I enthusiastically support this idea. Even if the project fails, it will make an impact, I believe.
I worked as a packager and maintainer for the Fink project for about a year. The major problem with tiers, as I experienced in Fink and as hes been popularized in Debian, is that everything ends up in "testing" or "unstable". It's really hard to get the confidence to push something to "stable", especially if the packager only uses a subset of the functionality him/herself.
By pushing the "stable" decision back upstream *and* letting the author change that decision post-facto, the tiers will be much more meaningful and authoritative.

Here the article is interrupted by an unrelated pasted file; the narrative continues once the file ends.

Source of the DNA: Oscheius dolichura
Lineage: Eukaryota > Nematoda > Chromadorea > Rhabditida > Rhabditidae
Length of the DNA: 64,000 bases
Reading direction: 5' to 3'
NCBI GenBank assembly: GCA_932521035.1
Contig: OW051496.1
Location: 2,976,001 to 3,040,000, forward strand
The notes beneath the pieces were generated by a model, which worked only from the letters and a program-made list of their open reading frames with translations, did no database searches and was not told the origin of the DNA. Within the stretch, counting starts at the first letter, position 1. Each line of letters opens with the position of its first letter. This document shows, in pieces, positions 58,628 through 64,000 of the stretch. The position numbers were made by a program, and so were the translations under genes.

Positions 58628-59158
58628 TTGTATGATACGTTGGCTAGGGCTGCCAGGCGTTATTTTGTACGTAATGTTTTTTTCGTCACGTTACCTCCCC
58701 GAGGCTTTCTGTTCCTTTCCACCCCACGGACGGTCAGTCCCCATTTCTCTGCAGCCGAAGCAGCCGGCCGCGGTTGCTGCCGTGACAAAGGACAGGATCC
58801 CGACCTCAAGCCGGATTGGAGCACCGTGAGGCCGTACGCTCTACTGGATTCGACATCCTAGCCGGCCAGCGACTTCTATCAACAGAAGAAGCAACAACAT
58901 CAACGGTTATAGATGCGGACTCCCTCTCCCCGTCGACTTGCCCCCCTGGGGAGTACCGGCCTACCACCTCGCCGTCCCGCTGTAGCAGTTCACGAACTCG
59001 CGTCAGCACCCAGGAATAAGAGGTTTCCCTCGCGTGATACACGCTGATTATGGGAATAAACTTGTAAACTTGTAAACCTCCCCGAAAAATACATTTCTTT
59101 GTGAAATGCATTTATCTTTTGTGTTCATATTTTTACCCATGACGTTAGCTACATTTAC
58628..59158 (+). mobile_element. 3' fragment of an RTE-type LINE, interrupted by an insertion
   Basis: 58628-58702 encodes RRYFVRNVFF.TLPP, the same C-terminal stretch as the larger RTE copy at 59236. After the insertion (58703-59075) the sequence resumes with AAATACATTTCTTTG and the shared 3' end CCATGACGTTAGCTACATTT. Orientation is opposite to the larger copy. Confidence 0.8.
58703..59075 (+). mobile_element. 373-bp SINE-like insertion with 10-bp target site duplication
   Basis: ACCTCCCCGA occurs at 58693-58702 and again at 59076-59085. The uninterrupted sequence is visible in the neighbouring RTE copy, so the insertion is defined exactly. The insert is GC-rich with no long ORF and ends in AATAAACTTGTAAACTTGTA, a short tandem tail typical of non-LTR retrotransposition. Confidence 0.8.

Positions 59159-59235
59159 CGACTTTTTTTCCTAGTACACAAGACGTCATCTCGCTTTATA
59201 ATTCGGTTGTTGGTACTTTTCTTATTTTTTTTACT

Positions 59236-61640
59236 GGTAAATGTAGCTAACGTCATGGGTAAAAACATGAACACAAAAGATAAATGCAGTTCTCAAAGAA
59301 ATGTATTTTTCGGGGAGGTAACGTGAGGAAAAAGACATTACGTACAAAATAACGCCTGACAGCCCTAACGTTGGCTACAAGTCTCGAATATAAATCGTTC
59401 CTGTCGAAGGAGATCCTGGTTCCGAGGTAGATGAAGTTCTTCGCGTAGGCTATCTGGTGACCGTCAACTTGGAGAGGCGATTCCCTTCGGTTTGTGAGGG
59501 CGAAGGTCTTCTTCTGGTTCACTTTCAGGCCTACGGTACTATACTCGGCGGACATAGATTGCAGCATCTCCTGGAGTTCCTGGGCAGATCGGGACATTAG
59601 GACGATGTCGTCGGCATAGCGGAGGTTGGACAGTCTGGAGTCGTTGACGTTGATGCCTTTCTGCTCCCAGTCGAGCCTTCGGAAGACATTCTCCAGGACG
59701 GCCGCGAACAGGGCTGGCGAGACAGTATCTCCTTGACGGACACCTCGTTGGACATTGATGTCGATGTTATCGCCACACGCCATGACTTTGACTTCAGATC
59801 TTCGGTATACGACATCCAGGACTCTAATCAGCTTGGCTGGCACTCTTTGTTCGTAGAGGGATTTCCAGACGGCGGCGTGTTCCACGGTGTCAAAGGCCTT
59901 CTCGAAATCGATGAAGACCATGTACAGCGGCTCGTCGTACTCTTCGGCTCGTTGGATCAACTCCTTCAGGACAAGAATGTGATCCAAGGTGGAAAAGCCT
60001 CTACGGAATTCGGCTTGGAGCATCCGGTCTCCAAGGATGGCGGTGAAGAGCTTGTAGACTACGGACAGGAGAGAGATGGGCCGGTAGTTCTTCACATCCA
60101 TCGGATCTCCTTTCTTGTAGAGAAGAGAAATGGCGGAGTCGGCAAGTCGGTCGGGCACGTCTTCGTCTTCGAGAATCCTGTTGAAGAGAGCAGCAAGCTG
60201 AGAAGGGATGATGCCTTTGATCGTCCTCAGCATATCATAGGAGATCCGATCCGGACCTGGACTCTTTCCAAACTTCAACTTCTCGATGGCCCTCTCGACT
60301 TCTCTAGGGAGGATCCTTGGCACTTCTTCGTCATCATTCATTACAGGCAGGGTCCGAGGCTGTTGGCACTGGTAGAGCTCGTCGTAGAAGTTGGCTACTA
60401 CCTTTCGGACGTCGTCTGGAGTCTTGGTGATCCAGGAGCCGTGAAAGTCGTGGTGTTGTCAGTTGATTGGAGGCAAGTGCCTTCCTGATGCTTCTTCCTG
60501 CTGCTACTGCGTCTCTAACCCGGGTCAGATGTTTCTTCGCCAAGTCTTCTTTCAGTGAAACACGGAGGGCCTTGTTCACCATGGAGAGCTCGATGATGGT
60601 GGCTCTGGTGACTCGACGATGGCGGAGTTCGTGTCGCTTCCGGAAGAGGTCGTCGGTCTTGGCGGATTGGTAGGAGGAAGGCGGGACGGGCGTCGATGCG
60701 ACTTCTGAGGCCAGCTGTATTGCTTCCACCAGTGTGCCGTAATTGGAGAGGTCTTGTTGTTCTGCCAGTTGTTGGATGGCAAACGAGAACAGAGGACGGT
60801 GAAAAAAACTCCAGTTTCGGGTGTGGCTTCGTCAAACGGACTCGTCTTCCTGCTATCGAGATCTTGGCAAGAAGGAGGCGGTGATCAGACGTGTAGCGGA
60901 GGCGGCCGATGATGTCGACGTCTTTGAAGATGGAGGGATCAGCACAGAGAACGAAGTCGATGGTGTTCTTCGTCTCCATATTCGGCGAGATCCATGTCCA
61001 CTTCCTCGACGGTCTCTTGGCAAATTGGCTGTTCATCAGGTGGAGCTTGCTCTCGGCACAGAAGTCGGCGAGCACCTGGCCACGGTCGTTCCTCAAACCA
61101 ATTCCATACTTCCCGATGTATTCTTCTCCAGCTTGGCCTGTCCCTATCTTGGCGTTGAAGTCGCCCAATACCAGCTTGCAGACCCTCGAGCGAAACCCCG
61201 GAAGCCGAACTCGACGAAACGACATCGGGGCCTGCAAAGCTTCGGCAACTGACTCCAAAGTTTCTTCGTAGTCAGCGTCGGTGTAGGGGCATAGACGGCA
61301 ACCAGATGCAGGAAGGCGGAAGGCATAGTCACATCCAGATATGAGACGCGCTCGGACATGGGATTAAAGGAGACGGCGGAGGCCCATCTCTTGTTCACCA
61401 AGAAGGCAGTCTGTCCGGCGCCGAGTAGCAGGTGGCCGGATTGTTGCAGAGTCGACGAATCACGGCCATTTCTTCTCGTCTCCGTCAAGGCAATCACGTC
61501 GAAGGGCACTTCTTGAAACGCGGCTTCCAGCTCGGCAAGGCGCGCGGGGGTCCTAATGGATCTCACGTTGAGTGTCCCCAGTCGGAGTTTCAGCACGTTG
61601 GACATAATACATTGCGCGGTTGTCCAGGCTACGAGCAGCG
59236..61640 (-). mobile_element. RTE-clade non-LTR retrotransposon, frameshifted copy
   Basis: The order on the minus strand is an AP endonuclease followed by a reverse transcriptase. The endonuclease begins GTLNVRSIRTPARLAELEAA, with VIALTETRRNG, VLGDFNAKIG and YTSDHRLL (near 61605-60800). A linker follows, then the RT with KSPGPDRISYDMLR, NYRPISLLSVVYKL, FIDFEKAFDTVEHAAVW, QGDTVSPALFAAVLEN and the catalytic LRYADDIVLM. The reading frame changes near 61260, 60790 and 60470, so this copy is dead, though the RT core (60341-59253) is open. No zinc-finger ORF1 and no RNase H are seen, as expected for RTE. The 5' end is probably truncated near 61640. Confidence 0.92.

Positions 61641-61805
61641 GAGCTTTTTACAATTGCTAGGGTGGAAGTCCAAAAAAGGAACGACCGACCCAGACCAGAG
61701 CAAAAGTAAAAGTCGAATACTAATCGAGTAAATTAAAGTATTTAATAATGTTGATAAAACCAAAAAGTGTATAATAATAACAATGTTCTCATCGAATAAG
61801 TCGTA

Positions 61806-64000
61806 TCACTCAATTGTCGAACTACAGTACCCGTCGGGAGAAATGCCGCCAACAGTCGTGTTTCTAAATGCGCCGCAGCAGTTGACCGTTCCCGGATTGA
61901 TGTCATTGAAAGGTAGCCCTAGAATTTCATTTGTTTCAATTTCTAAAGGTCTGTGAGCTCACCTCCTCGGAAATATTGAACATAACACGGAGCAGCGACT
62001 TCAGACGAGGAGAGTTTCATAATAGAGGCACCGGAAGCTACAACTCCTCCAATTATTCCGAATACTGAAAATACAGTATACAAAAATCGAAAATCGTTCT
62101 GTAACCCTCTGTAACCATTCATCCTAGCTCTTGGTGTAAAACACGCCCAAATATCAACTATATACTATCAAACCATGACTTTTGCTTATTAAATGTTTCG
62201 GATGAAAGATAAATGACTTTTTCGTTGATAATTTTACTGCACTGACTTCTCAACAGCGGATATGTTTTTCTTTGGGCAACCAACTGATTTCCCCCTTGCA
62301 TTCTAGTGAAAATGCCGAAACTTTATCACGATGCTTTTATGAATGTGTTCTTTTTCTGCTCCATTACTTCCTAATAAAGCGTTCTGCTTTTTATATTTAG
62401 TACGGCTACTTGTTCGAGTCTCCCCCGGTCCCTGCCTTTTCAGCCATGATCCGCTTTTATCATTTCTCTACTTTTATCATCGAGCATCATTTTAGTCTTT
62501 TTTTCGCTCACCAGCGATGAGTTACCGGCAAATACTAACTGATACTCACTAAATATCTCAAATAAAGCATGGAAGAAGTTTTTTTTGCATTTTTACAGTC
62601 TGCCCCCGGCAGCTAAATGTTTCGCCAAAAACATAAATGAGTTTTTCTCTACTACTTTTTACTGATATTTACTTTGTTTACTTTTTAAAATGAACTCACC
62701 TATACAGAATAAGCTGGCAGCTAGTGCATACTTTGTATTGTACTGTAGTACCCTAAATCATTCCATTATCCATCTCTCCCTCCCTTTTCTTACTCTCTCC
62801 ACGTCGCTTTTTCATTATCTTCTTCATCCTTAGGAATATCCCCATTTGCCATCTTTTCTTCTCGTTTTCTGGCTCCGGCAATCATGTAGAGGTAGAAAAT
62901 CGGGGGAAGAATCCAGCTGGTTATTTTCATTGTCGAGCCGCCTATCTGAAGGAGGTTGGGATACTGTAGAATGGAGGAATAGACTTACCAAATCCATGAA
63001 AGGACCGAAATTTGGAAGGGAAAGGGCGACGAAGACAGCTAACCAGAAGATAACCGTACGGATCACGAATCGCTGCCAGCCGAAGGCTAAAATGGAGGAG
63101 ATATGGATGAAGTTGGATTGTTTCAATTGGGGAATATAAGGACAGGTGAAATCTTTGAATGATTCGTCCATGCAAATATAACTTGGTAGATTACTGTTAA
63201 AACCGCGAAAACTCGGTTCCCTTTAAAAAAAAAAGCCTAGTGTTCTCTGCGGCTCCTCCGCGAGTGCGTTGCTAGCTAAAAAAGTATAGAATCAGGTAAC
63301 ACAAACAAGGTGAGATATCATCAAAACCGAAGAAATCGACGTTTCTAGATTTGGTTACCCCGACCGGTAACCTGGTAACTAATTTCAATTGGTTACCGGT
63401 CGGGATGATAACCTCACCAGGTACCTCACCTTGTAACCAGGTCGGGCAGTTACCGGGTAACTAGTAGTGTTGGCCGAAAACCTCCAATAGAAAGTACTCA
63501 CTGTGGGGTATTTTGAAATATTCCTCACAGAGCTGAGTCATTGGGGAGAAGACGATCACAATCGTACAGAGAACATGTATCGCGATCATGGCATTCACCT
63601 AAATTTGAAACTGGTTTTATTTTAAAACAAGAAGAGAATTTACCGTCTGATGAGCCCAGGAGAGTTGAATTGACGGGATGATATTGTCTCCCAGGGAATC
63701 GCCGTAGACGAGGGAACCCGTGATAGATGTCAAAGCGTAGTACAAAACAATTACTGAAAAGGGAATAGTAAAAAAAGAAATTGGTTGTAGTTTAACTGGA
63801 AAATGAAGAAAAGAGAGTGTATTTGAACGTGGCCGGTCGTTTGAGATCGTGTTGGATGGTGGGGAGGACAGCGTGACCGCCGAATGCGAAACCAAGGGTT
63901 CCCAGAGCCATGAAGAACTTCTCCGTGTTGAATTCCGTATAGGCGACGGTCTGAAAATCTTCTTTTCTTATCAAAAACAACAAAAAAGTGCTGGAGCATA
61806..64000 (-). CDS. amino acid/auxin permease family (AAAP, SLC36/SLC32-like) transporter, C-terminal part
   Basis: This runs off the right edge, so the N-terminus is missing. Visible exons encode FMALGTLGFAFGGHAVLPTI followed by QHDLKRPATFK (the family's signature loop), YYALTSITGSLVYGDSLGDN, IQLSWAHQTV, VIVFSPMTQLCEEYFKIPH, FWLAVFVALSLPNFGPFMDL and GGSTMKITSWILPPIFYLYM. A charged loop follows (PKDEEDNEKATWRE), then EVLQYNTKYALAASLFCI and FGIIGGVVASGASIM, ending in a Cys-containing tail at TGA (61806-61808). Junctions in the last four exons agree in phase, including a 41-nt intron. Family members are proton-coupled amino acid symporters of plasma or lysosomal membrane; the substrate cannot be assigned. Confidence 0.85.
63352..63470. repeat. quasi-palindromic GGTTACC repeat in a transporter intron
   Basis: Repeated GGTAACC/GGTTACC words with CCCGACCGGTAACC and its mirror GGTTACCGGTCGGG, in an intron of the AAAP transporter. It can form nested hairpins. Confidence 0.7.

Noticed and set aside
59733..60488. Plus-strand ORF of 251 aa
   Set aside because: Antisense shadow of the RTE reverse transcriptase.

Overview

The proposal seems heavyweight for what PAUSE/CPAN have traditionally been about, but I think plan to simply let the version number drive the stable/unstable decision in the absence of an author tag will make this be opt-in and thus successful.
looks like a very good idea.
one thing that i feel missing in our current CPAN design is common version number convention that should be followed by people for their package/distribution.
for example, i have seen packages with first version as 1.00 or as 0.01 or as 1.0 or as 0.1.
also, i have seen version increment something like,
so users might find difficulty if they are doing things apart from just installing from cpan (like creating pre-built packages from cpan for their use).
so, i guess it would be useful if CPAN sets common version number convention that people should follow for their package/distribution while releasing new version.